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4th Joint Call: “Efficient Energy Storage and Distribution”.

 

 

5 projects were selected for a 3 years funding duration.
9 funding agencies from 8 European countries and Japan took part in the Joint Call.
The committed budget amount was €2,234,896.

Novel carbon-free cathode materials for metal-air rechargeable batteries (CarFree)

Mario Aparicio, Glass and Ceramic Institute (CSIC), Scientific Researcher (Spain)
Kiyoharu Tadanaga, Hokkaido University, Professor (Japan)
Tugrul Cetinkaya, Sakarya University, Assistant Professor (Turkey)
Alejandro A. Franco, Université de Picardie Jules Verne, Professor (France)

Lithium–oxygen (Li-O2) batteries using non-aqueous electrolytes have been suggested for large-scale storage of electric power because of a very high theoretical energy density. However, carbon-based air-electrodes decompose at potentials above 3.5 V vs Li/Li+ in the presence of Li2O2 and its intermediates formed during charge-discharge reactions, producing poor cyclability and coulombic efficiency with large over potential. The main objective of the project is to explore the feasibility of different synthesis routes to develop novel carbon-free cathode electrode materials for these batteries. These new air-electrodes are based on Ti, Mo, Fe, Zr, Ta, Mn (oxides, carbides, nitrides, and combination of them) inserted in a macro-mesoporous interconnected structure. At the same time, stable liquid and polymer electrolytes using different solvents, Li salts, organic additives and ceramic fillers will be developed to use in combination with the new carbon-free cathode materials. A key step in this project is the understanding of the basic ORR and OER mechanisms with these new materials to gain new knowledge of the physics behind performance and outline potentialities of the materials using kinetic Monte Carlo simulations, Density Functional Theory and Continuum modeling. The development of novel carbon-free electrode materials for Li-O2 batteries using non-aqueous electrolytes based on non-expensive materials address very well the aim of the Joint Call because this proposal has a highly innovative dimension trying to develop more efficient, reliable and sustainable batteries.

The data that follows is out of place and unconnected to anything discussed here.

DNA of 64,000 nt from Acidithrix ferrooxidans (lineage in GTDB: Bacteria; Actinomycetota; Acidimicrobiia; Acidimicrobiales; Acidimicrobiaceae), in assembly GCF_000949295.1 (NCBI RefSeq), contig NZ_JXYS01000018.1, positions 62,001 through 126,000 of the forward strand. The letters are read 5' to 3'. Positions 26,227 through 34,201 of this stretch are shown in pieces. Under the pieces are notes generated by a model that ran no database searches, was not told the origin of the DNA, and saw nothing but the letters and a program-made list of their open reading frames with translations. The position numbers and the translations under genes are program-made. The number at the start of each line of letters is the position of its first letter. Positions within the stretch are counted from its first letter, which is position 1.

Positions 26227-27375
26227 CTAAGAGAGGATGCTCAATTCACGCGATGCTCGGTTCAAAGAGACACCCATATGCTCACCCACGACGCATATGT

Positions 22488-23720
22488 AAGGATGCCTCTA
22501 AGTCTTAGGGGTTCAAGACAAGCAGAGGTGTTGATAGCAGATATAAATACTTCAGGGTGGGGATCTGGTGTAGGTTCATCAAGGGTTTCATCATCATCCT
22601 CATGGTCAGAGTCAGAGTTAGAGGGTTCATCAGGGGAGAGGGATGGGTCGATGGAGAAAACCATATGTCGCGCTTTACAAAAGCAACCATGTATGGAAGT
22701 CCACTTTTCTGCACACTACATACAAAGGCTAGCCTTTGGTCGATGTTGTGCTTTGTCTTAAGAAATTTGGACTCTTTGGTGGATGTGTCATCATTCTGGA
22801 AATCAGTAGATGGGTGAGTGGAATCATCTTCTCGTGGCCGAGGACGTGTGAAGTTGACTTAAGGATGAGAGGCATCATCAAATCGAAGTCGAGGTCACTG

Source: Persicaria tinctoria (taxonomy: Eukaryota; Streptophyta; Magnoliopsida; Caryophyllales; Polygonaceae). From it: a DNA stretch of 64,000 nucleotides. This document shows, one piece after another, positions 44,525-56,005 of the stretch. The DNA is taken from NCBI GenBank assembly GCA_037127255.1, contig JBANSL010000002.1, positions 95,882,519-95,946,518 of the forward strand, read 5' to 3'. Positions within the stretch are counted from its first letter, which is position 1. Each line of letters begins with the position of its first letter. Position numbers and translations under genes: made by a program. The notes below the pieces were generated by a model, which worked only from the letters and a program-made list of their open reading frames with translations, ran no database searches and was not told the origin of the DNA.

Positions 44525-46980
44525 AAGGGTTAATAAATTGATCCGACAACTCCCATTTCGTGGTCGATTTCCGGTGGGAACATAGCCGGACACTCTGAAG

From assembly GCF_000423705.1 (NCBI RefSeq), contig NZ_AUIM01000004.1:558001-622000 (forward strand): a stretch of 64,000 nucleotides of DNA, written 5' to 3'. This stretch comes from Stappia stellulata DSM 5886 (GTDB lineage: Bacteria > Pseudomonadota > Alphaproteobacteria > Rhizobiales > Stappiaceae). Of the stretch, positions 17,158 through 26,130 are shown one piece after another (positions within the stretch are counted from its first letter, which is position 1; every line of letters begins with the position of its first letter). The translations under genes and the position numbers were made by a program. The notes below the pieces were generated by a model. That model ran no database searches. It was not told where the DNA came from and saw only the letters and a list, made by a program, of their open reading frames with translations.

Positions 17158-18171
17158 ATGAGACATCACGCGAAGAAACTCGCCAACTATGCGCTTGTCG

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Author: Adrian Quesada